Abraham’s friend, First Sergeant Authur Houghtby was in bad shape, staggering and stumbling. Abie took his friends right arm and draped over his shoulder, praying to make before receiving any undo wrath from a Japanese guard. Abraham described it as, “Death was with us every step, watching us like buzzards.”
On to Bataan Memorial Marathon Training...
Saturday morning, I found the tentacles of 600 thread count sheets causing me to struggle and escape it’s warm confines. I had beaten my alarm up at 0450. I stretched my body and the muscles all tightened up. My back, shoulders, quads, abs, calves all tensed up in protest in what they were about to endure. Hearing my old Drill Instructors shout that the Soviets were not sleeping in (yes, I grew up in the Cold War…doesn’t that seem so distant now?) I crawled out of bed, donned my cold weather running gear as it was 25 degrees outside and took off with my new “bestest” friend…the 40 lb pack. It was a 15 mile with the pack kinda day. At the 12 mile split, I was 3 minutes ahead of the last time I did this. The last 3 miles with the pack were tough…not on the legs….but the upper body. I ran another 3 miles at the end without the pack…totaling 18 miles in all. I look at that 18 miles and the Ultramarathoner in me says, “is that all you ran on Saturday.” I have to say though that after that 18...15 with the pack…my body feels like it ran 36 to 40 miles. Each and every weekend the pack seems to be less of a burden...at least till the last few miles. The back muscles begin to tighten and spasm...the hip flexors let you know that this was not a "normal run"...and the shoulders ache with each and every step. Sunday included a 5 mile pack run…just for grins.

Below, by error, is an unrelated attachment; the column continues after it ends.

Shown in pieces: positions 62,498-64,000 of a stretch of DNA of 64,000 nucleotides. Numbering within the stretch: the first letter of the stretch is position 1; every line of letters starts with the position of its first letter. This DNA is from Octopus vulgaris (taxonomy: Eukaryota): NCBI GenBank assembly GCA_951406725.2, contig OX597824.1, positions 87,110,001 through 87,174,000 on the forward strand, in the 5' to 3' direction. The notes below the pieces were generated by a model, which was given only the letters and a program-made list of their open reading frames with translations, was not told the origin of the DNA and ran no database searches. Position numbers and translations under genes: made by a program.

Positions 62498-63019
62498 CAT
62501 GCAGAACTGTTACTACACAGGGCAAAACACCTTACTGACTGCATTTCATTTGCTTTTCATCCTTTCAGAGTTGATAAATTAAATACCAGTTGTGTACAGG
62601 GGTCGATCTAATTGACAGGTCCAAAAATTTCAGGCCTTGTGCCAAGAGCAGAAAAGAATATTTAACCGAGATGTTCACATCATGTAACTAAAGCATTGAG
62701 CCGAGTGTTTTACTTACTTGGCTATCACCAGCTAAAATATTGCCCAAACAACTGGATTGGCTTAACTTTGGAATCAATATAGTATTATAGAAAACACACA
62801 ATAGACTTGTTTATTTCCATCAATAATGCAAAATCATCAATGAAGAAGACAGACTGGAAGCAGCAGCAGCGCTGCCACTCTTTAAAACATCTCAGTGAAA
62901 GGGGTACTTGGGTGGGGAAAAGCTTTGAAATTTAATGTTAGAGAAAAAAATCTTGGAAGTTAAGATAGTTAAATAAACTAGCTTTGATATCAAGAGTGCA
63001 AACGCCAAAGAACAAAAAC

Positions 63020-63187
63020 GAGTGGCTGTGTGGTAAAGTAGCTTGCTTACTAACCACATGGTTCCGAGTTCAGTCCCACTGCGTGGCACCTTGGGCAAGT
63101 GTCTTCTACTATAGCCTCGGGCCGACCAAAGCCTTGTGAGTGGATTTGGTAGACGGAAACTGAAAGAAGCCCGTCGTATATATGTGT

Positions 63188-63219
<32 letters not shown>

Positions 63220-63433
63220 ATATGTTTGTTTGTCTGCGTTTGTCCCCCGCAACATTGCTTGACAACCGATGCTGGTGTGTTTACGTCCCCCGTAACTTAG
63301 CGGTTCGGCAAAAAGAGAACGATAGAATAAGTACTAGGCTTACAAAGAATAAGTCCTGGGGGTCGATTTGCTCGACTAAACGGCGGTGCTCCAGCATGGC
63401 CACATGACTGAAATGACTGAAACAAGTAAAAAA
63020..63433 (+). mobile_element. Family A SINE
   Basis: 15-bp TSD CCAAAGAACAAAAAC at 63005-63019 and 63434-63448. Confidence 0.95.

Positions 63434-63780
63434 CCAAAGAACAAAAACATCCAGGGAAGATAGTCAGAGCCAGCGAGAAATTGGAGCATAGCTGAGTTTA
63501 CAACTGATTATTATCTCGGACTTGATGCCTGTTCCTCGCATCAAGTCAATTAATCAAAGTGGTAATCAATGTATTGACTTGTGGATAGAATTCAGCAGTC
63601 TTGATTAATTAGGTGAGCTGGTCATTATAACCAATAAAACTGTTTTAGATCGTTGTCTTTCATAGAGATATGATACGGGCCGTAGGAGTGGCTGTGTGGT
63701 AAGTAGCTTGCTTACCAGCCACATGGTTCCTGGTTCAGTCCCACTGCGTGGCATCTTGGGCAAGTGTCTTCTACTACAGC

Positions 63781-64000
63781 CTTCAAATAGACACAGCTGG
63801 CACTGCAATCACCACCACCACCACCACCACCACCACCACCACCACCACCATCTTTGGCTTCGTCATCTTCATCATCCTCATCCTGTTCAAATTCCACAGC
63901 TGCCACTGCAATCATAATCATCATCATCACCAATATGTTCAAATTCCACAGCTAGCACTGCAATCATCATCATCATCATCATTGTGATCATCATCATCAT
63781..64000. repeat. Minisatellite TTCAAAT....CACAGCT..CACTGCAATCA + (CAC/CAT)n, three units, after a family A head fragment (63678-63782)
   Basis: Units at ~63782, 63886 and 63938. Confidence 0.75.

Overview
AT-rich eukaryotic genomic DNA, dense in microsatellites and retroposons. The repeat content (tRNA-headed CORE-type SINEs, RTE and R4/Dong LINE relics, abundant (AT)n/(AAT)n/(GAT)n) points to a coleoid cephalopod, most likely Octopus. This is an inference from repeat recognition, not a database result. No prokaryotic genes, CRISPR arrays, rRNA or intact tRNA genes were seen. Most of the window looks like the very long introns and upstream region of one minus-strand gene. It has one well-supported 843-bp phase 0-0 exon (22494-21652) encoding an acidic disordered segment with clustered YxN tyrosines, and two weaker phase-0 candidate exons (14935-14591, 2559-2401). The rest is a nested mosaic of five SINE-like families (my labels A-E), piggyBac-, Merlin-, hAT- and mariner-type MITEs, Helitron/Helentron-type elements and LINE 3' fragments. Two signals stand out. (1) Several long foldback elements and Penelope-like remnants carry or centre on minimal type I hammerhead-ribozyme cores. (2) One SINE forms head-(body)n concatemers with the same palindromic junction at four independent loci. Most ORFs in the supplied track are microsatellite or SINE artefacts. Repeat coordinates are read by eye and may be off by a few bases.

After the Saturday run, a couple of hours of recovery, and then off to the Cub Scout Pinewood derby for Luke. I love this and it’s funny, how when the cars start racing, the dad’s get more and more into it. The past 2 years Luke won 2nd place. This year not so good….I knew the car didn’t have what his previous cars had and spent about an hour on my Saturday run contemplating how to make it faster. Luke and I reworked the wheels a bit after my run, but it still wasn’t enough.
I had to leave a bit early from the Derby as it was the Daddy – Daughter dance in Plano on Saturday night. Macy is not the type to voice her feelings or what she is thinking…but looking at the pictures…I can tell she has had the time of her life. We ate with all her little friends at Macaroni Grill and then went to the dance. Let me tell you…a bunch of middle aged white guys with no rhythm….frankly it’s sad…also let me say I AIN’T on of them….this homeboy can bust a move! ;-) At one point the DJ played “Butterfly Kisses”…and I thought for a brief moment…wow…my kids won’t be around forever…and yes…one day Macy will take another last name…that day may kill me….but not tonight…tonight we are having a ball….and I got pictures to prove it…